Ordinarily, your broker must obtain your authorization before making a trade in your account. If your stockbroker makes a trade in your account without your authority, you likely have a claim for unauthorized trading. The requirement to get your authority for trades can be waived by giving your broker written authority to buy and sell securities on your behalf. This does not mean that every trade made under such discretionary trading authority is authorized, however. Even with written trading authority, brokerage firms and brokers must still make only suitable investments.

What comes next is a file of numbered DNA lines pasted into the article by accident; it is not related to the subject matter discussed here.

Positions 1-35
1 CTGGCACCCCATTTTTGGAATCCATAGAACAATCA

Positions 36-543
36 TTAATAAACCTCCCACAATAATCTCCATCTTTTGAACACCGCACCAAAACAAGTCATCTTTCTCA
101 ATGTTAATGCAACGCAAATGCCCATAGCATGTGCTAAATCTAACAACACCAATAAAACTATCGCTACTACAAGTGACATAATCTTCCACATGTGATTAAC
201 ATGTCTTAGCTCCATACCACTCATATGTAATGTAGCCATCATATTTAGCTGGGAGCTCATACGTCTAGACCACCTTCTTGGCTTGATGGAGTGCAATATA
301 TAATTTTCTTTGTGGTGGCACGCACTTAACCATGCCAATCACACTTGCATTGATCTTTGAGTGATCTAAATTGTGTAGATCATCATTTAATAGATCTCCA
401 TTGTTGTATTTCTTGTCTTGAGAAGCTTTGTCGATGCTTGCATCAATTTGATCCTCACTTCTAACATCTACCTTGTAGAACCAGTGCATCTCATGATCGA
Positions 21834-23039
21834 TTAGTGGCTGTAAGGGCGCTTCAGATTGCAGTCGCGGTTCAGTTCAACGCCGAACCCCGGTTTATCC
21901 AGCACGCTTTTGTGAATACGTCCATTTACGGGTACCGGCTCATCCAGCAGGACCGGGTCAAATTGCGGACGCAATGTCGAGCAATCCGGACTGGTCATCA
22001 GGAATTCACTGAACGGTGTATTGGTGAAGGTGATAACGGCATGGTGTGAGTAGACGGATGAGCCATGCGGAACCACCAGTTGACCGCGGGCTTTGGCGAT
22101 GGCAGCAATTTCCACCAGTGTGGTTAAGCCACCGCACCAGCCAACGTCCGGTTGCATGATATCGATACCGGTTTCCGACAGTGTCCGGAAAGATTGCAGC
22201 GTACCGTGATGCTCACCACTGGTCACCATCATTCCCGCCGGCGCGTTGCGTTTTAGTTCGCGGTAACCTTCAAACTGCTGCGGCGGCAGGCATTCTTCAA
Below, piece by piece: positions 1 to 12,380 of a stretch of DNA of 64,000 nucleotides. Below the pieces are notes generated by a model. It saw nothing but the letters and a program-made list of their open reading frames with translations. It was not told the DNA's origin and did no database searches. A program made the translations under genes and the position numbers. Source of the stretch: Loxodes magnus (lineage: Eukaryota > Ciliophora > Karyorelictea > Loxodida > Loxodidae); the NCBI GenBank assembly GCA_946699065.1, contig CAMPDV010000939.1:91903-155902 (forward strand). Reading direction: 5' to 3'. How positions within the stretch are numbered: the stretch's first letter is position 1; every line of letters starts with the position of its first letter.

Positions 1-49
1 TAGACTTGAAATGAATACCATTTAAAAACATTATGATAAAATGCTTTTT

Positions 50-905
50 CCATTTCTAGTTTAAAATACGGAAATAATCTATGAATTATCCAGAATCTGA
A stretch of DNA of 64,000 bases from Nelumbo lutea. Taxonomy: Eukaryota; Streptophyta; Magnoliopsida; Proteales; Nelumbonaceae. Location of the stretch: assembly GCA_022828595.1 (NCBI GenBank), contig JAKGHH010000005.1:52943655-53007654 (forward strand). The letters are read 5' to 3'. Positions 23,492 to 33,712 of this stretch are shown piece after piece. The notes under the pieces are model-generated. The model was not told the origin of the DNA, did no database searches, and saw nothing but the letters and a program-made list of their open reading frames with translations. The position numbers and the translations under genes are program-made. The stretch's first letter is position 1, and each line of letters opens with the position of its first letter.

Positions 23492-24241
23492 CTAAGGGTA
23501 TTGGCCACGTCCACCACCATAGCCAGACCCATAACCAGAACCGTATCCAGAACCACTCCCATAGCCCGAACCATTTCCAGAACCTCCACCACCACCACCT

The following are some of the situations in which any resulting losses might be recovered:
- Lack of written authorization to trade securities without your express approval
- Trades made outside the scope of written authority
- Trades deemed unsuitable in light of the investor’s risk tolerance, investment objectives, and financial circumstances
- Unsuitable types of investments, such as subprime derivatives or auction rate securities
Unauthorized trading might occur through an innocent clerical mistake, the broker’s misunderstanding of a grant of authority, mistaken assumptions as to the investor’s goals, or through fraud. In terms of establishing liability against the broker, it doesn’t really matter. The central questions in a case of unauthorized trading are whether the broker had the right to make trades on behalf of the investor.